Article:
Saturday, July 28, 2012

Respect The Women

A friend of mine from high school stated he wasn't going to watch the women's boxing events at this year's Olympics.  A lot of men -- and some women, as well -- don't believe female athletes competing in sports that were formerly the exclusive domain of men can bring the heat.

In the case of boxing, some don't want to see women trading blows.  "Women are delicate, women should be frilly, fighting is not ladylike," and other tired, played out statements are uttered.

There are still male coaches who like Frank, Clint Eastwood's character in the move Million Dollar Baby, who growl, "I don't train girls."  Some like Frank, eventually see the light.  I've heard male coaches, including the one I have now and the one I had before him, say that females are easier to work with because they listen better.  Females don't appear to come into boxing gyms with the ego problems that a lot of males -- regardless of their experience or lack of  it -- seem to have. 

The first boxing matches between women took place in 1720, in London, where the 2012 Olympics are being held right now.  Those women had to be rough, because they were allowed to maul, scratch, kick, and use their knees in order to get a win.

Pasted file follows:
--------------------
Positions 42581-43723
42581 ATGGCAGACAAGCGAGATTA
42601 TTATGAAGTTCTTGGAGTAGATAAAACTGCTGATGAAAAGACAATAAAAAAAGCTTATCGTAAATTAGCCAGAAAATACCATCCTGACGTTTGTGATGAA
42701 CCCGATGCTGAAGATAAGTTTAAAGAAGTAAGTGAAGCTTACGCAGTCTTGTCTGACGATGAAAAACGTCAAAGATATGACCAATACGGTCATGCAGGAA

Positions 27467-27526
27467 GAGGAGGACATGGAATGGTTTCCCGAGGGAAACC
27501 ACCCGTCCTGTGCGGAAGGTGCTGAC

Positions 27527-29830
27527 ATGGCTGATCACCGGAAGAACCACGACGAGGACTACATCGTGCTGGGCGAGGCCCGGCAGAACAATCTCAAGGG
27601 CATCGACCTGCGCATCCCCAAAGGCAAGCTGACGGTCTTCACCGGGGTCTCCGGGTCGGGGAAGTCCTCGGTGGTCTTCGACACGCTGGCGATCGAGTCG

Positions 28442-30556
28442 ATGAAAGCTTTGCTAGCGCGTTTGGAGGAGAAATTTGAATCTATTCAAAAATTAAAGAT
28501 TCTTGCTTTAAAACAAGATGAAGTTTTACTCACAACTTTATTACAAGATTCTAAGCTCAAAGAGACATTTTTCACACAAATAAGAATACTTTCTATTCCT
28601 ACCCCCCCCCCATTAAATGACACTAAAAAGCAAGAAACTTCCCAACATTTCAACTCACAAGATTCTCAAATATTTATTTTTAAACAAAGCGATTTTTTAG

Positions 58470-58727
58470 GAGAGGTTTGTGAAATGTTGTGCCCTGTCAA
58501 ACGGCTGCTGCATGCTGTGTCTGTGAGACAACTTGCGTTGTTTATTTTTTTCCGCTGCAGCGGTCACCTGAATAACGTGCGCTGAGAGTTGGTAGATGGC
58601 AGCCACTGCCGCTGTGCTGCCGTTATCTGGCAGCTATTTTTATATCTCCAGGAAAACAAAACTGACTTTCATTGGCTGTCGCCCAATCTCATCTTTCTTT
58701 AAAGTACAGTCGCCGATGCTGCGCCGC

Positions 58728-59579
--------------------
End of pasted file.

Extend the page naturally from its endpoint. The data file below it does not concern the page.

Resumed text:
This year's Olympics is the first time women's boxing has been included officially.  But during the 1904 Olympics held in St. Louis, women's boxing matches were included as a featured event. 

The first official women's boxing match was held in 1876 in New York City.  I could keep going on with other historical facts about women's boxing, but the point is, women's participation in the sport has been going on for awhile.  It's not going away despite the disrespect that continually is hurled at it. 

I'm concerned that if none of the American women on the boxing team come home with medals -- doesn't matter if they are gold or not -- critics will use that as justification to continue to not raise the profile of women's professional boxing, but to downgrade women's participation at the amateur level, too.  Women have fought too hard, both literally and figuratively, to be put back in a corner. 

I will be cheering on all of the female boxers from every country who's participating in this year's Olympics.  I'm especially proud of the young women from America who worked hard to get to London.  All of deserving of respect for reaching for excellence in the toughest sport in the world. 

No comments: